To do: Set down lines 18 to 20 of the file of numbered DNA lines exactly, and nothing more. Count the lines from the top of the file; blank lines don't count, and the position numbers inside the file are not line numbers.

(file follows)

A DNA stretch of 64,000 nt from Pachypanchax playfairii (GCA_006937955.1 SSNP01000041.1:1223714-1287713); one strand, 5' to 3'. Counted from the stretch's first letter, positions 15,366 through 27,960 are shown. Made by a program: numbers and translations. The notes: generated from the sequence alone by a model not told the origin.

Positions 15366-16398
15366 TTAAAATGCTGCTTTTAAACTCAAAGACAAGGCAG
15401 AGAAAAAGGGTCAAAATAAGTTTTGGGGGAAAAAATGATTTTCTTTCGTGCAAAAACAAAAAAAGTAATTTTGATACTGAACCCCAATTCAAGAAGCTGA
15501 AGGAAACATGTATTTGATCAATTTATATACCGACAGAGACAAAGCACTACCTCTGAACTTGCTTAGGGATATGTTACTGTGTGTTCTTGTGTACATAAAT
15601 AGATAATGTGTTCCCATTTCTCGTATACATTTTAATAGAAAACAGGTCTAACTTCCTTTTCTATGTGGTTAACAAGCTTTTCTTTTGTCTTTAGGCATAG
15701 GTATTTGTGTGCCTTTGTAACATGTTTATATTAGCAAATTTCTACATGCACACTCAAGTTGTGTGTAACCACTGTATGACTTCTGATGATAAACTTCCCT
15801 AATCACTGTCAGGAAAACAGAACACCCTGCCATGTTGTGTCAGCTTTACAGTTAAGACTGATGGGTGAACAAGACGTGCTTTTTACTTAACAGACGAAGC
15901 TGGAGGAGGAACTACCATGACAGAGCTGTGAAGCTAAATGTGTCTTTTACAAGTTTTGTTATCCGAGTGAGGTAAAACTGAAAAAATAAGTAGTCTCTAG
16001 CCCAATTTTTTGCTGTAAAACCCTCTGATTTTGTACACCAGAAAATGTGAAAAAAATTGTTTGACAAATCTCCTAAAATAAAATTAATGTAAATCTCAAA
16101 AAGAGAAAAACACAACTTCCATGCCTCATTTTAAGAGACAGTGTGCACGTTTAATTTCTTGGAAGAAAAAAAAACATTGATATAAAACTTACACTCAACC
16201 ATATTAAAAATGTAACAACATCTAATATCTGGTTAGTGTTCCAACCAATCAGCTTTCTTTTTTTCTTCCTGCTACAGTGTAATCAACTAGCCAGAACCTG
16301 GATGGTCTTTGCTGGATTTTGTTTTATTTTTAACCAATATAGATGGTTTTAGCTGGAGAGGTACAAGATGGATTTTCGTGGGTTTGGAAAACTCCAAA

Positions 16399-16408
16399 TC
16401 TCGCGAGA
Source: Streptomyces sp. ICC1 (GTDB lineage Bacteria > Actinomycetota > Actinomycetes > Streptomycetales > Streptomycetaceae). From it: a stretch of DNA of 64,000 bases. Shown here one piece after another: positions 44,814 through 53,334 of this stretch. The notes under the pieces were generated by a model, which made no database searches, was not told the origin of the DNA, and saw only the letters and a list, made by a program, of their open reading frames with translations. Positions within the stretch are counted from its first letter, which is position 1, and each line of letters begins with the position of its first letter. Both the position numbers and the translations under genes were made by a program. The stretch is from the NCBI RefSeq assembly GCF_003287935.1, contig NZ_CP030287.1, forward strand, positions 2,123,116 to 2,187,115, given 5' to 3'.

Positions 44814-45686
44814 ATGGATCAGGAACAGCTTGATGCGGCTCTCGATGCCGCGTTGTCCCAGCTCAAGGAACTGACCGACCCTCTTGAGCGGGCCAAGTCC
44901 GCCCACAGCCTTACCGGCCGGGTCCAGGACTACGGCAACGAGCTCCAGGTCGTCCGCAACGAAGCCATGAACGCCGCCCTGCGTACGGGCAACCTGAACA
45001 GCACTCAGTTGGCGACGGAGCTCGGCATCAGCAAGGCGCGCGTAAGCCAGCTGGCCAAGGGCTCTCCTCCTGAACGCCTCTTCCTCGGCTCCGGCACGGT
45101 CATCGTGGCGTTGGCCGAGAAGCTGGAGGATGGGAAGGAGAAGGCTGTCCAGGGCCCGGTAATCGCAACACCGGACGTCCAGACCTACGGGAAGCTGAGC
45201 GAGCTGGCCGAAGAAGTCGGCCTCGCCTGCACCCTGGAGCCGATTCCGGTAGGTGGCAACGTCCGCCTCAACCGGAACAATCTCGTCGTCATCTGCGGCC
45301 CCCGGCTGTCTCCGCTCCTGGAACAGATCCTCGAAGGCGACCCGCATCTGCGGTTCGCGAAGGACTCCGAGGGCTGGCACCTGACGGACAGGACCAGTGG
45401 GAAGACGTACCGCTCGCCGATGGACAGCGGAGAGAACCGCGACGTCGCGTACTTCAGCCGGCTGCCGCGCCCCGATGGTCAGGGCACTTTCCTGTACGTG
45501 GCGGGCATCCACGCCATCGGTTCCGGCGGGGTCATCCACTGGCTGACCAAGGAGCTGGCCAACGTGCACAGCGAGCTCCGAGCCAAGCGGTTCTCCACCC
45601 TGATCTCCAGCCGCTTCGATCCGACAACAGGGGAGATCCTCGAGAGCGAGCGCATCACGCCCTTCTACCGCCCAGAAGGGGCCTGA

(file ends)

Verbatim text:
Positions 44814-45686
44814 ATGGATCAGGAACAGCTTGATGCGGCTCTCGATGCCGCGTTGTCCCAGCTCAAGGAACTGACCGACCCTCTTGAGCGGGCCAAGTCC
44901 GCCCACAGCCTTACCGGCCGGGTCCAGGACTACGGCAACGAGCTCCAGGTCGTCCGCAACGAAGCCATGAACGCCGCCCTGCGTACGGGCAACCTGAACA